Structure And Composition Of An Egg – Culinary | Hotels

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Structure and Composition of an Egg

Eggs are one of the most nutritious and versatile foods in the kitchen are served on their own, and used as an ingredient in many dishes starting from soup to desserts. It provides texture, structure, flavor, and moisture as well as nutrition. Eggs can be brown or white; color does not affect quality or flavor but depends on the breed of the hen.

The egg is composed of a Shell, Membrane, Aircell, Egg White, Egg Yolk, and Chalaza. The egg white forms 2/3rd of the whole egg and the yolk forms 1/3rd.

Structure composition egg

1. Shell

  • The Shell the outer covering of the egg, is either white or brown. 
  •  It is the outer hard covering of the egg and is made up of Calcium, Magnesium carbonate, and Calcium phosphate.
  •  The shell gives shape to the egg and holds the inner contents.
  •  The shell contains thousands of pores that allow CO2 and moisture to escape, as well as air to enter.
  •  The shell is covered by a cuticle membrane or Bloom and should not be washed.
  •  The bloom acts as a protective covering blocking the pores and prevents moisture loss and bacterial contamination.
  •  When eggs are washed before going to the market, the cuticle is removed.
  •  To protect the egg, the washed eggs are coated with a thin film of edible oil.
  •  The color of the shell does not affect the quality, cooking properties, or nutritive value of the egg, the color of the shell is normally determined by the breed of chicken. 

2. Membrane

  • A membrane lines the shell and forms an air cell at the large end of the egg.
  •  The mother nature has worked very hard to create the right package for the contents of the egg.
  •  Beneath the shell, there are two semi-permeable membranes – the outer and the inner.
  •  These membranes act as a protective layer in case the shell cracks.

3. Aircell

  • On one side of the egg (broader), both these membranes separate to form an air cell.
  •  This is formed by contraction of the contents as soon as the egg is laid, due to the difference in the outside temperature.

4. Egg white

  • It has 1/8th part of the protein, which is called albumin; the remaining being water.
  •  The egg white consists of three parts – the outer thin albumen, the middle thick albumin, and the inner thin albumin.
  •  The white is clear and soluble when raw and white and firm when coagulated.
  •  Albumin in the egg white is valued by the chefs for its ability to hold air when beaten.

5. Egg yolk

  • The yolk is the unfertilized embryo in the egg, yellow.
  •  The yolk is separated from the white by a membrane called the vitelline membrane.
  •  This membrane prevents the mix of both yolk and white. 1/6th parts of the egg yolk contains proteins, 1/3rd of fat, and the rest of water, Vitamins, and minerals like Calcium, Phosphorus, Iron, etc.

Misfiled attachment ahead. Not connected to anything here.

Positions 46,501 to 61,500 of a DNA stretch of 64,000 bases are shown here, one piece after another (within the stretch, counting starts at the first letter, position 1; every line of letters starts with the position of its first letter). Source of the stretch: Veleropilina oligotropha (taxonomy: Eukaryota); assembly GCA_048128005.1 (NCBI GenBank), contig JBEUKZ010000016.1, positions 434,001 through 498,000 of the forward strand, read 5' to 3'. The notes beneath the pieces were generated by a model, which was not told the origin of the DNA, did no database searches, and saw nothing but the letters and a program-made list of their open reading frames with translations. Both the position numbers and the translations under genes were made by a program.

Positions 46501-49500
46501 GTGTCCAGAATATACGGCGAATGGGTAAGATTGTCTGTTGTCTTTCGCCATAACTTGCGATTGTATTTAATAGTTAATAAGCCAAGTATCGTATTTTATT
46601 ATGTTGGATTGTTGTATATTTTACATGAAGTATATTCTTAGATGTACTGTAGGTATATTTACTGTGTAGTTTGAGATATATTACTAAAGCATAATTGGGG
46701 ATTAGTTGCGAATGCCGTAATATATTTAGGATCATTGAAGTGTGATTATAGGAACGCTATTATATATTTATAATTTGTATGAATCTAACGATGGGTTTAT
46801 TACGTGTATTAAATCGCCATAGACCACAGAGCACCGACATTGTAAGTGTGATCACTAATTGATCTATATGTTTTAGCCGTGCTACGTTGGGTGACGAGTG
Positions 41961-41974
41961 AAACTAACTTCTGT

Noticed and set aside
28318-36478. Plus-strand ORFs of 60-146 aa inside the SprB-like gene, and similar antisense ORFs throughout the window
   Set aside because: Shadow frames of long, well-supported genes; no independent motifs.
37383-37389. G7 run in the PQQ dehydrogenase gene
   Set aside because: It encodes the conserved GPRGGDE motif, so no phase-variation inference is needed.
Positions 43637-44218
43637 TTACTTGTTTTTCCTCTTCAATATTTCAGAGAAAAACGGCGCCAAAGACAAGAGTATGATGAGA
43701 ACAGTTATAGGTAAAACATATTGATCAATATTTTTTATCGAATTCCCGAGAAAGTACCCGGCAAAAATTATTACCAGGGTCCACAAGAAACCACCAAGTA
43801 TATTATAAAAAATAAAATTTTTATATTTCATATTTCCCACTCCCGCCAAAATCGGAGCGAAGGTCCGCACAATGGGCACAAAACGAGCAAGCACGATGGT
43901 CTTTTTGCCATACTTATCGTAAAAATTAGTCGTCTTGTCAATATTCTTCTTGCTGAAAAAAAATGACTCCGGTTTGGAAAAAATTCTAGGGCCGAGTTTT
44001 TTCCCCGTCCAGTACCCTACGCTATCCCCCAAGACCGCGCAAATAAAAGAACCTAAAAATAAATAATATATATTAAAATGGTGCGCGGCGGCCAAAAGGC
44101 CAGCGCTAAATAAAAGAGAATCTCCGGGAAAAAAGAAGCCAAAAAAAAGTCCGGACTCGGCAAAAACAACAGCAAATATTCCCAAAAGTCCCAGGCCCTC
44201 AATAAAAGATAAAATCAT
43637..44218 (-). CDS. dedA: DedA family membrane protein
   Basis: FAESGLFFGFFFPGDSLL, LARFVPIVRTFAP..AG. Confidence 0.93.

•  The yolk is held centered in the egg by the Chalazae and these are the two white strands that are present when the egg is broken.
  •  The yolk is high in fat and protein and contains iron.
  •  A Large yolk has around 59 calories.
  •  The yolk is valued for the richness and texture that it provides in both cooking and baking.


  • The egg is kept in position at the center of the egg with the help of the chalaza.
  •  It has a thick-cord-like appearance and is composed of proteins.
  •  This chord-like structure may have to be strained while making custards.
  •  The function of the chalazae is to hold the yolk in place.
  •  In baking, the chalazae are sometimes removed to ensure a uniform texture.

Composition of egg

Parts of EggTotal weight(%)Water (%)Protein (%)Fat(%)
Whole egg100651311

Nutritional Value of Egg:

The nutritional value of eggs varies with their size; it is not an important factor in judging their quality. Larger eggs, of course, have more food value than small ones. A single large egg provides 6.5 grams of protein or about 13% of the recommended daily intake for adults, as well as 80 calories and a good amount of iron, phosphorus, thiamine, and vitamins like A, D, E, and K. The disadvantage of the egg as a staple diet is its high cholesterol content.

The yolk of an egg which is about 50% water, 34% lipids fats, and related substances, and 16% protein with traces of glucose and minerals. The egg is made up of approximately 11% shell and 89% interior. The composition of the shell is important from the viewpoint of food safety, sanitation, and aesthetics. It contains calcium, carbonate (94%), magnesium carbonate (1%), calcium phosphate (1%), and 4% organic matter. It is important to recognize that there has been considerable information that a hen’s diet can impact the composition of the egg.
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